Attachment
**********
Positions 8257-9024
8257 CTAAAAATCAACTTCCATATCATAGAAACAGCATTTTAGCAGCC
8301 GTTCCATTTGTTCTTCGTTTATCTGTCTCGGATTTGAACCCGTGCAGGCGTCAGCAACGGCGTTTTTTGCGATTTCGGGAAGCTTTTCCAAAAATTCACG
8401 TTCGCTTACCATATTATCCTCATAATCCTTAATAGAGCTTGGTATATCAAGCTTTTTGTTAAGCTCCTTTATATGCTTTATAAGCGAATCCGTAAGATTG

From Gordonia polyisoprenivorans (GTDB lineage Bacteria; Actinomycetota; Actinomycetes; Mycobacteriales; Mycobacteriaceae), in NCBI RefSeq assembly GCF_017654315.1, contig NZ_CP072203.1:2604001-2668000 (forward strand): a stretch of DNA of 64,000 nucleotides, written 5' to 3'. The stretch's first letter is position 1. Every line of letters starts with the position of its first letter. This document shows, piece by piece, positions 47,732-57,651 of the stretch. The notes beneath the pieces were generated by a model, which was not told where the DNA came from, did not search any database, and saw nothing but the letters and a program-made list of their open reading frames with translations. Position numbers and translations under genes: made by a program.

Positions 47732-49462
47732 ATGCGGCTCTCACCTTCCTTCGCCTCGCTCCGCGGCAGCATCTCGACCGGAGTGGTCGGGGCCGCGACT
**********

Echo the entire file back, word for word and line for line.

Positions 8257-9024
8257 CTAAAAATCAACTTCCATATCATAGAAACAGCATTTTAGCAGCC
8301 GTTCCATTTGTTCTTCGTTTATCTGTCTCGGATTTGAACCCGTGCAGGCGTCAGCAACGGCGTTTTTTGCGATTTCGGGAAGCTTTTCCAAAAATTCACG
8401 TTCGCTTACCATATTATCCTCATAATCCTTAATAGAGCTTGGTATATCAAGCTTTTTGTTAAGCTCCTTTATATGCTTTATAAGCGAATCCGTAAGATTG

From Gordonia polyisoprenivorans (GTDB lineage Bacteria; Actinomycetota; Actinomycetes; Mycobacteriales; Mycobacteriaceae), in NCBI RefSeq assembly GCF_017654315.1, contig NZ_CP072203.1:2604001-2668000 (forward strand): a stretch of DNA of 64,000 nucleotides, written 5' to 3'. The stretch's first letter is position 1. Every line of letters starts with the position of its first letter. This document shows, piece by piece, positions 47,732-57,651 of the stretch. The notes beneath the pieces were generated by a model, which was not told where the DNA came from, did not search any database, and saw nothing but the letters and a program-made list of their open reading frames with translations. Position numbers and translations under genes: made by a program.

Positions 47732-49462
47732 ATGCGGCTCTCACCTTCCTTCGCCTCGCTCCGCGGCAGCATCTCGACCGGAGTGGTCGGGGCCGCGACT